Accordingly, because scenarios can be simulated in which HSUPA traffic is generated on all lattice point without duplication while including the best case and worst case in the throughput estimation system of the third exemplary embodiment, user throughput can be estimated in a short time while maintaining statistical accuracy.

Still further, the throughput estimation system of the third exemplary embodiment differs from the first and second exemplary embodiments in that throughput correction means 4 not only corrects the HSUPA throughput but also corrects the HSUPA maximum cell throughput.

Considering the point that limited physical resources are shared by HSUPA channels and dedicated channels, the relation between ratio R of resources that can be allocated to HSUPA channels and HSUPA maximum cell throughput is substantially the same as the relation between resource ratio R and user throughput that was shown in the first and second exemplary embodiments. Throughput correction means 4 of the present exemplary embodiment executes a correction process of multiplying the function f(R) by the HSUPA maximum cell throughput that was supplied from HSUPA simulation means 1. As function f(R), the function f(R)=R shown in the first exemplary embodiment or the logarithmic function shown in the second exemplary embodiment may be adopted.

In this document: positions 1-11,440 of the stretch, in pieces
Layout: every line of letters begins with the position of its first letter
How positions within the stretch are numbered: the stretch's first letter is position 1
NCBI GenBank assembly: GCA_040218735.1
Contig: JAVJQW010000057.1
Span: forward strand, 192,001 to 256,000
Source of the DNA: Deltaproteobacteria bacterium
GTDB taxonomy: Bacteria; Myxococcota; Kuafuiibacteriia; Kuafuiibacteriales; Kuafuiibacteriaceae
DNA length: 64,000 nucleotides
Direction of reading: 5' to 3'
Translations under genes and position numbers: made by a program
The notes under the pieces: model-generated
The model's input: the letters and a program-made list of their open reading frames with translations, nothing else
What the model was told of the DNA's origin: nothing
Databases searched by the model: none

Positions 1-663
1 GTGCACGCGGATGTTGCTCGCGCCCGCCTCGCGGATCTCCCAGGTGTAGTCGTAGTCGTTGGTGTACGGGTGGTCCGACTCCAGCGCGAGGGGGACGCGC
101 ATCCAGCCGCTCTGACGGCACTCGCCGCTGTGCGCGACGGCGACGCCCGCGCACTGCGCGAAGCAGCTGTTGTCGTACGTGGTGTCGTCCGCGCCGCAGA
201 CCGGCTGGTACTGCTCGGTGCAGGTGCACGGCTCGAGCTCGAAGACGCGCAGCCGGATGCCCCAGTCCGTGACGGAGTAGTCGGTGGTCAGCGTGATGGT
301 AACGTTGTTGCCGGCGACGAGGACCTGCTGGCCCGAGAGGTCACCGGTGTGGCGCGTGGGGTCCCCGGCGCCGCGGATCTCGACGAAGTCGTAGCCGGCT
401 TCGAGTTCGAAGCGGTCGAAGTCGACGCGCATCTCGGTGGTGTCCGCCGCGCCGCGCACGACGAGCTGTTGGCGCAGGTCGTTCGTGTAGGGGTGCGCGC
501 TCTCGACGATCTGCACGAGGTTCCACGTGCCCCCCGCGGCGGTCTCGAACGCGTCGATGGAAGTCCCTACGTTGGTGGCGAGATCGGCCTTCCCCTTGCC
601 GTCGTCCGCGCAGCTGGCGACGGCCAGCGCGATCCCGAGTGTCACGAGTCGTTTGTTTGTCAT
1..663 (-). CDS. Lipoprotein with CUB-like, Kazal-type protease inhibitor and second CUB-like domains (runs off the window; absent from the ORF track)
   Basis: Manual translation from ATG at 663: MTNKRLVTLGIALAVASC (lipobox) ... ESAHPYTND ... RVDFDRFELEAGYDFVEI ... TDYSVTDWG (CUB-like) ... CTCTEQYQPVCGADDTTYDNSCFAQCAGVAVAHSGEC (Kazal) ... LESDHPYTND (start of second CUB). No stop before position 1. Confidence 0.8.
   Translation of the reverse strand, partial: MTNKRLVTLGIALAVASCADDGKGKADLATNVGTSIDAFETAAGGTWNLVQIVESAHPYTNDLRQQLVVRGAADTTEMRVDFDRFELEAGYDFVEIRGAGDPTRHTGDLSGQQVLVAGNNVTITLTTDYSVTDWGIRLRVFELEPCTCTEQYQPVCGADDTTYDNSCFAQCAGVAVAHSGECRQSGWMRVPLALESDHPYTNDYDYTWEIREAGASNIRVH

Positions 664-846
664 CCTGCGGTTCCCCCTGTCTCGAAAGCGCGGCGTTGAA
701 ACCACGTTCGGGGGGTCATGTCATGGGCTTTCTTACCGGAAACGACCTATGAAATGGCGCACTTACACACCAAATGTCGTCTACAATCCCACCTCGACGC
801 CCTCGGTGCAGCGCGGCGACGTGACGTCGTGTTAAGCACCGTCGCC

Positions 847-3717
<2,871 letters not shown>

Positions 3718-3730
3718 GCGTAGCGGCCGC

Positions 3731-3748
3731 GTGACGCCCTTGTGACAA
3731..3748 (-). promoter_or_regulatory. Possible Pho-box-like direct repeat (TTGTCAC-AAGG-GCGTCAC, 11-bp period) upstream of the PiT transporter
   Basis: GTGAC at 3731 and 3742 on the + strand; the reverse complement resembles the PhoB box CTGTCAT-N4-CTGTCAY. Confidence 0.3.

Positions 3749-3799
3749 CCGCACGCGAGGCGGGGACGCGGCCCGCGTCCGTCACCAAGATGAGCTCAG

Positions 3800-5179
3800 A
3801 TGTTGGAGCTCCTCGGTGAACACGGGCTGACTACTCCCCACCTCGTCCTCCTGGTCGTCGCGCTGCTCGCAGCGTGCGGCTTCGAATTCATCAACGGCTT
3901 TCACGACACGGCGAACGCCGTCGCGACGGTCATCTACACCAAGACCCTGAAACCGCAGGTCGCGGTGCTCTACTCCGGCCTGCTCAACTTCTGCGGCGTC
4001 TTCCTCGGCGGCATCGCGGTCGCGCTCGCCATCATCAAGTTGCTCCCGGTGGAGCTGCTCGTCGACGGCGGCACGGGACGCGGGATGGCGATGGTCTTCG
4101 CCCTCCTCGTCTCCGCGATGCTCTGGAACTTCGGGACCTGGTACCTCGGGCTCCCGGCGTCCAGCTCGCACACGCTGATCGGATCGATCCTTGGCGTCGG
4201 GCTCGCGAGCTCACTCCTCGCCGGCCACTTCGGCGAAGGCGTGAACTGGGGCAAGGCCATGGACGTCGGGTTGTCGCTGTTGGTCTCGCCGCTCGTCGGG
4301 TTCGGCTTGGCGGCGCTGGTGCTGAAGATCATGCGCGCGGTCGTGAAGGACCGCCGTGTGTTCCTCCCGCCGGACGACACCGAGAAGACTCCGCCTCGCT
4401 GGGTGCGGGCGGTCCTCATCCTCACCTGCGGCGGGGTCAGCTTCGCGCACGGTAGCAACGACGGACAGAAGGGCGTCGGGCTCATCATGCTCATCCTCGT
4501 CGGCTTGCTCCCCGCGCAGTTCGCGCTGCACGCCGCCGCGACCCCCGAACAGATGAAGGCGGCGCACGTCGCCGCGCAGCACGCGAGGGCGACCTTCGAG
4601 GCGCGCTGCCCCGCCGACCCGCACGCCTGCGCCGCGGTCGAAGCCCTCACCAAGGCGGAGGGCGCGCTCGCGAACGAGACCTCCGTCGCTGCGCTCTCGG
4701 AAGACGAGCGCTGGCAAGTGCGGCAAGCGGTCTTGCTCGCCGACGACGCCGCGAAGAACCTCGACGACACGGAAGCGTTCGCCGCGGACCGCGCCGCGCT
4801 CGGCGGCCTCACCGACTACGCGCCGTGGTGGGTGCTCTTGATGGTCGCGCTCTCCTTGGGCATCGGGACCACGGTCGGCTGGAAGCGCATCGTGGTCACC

According to the throughput estimation system of the present exemplary embodiment, the HSUPA maximum cell throughput can be estimated in addition to the HSUPA throughput.

To facilitate visual comprehension, the geographical distribution of the estimated HSUPA maximum cell throughput may be represented as a plan shown in FIG. 13, and further, may be represented by color differences according to the values of the HSUPA maximum cell throughput. FIG. 13 is provided with a single base station that manages three cells and shows an example of the geographical distribution of the HSUPA maximum cell throughput of each cell.

(Fourth Exemplary Embodiment)

The throughput estimation system of the fourth exemplary embodiment differs from the first to third exemplary embodiments in that a process is provided in the HSUPA simulation means for calculating the interference power that is applied by HSUPA channels that occur in other cells to the HSUPA channel of its own cell (hereinbelow referred to as “other-cell HSUPA interference calculation process”). The configuration and operations are otherwise identical to the throughput estimation system shown in the first exemplary embodiment and explanation of these points is therefore here omitted.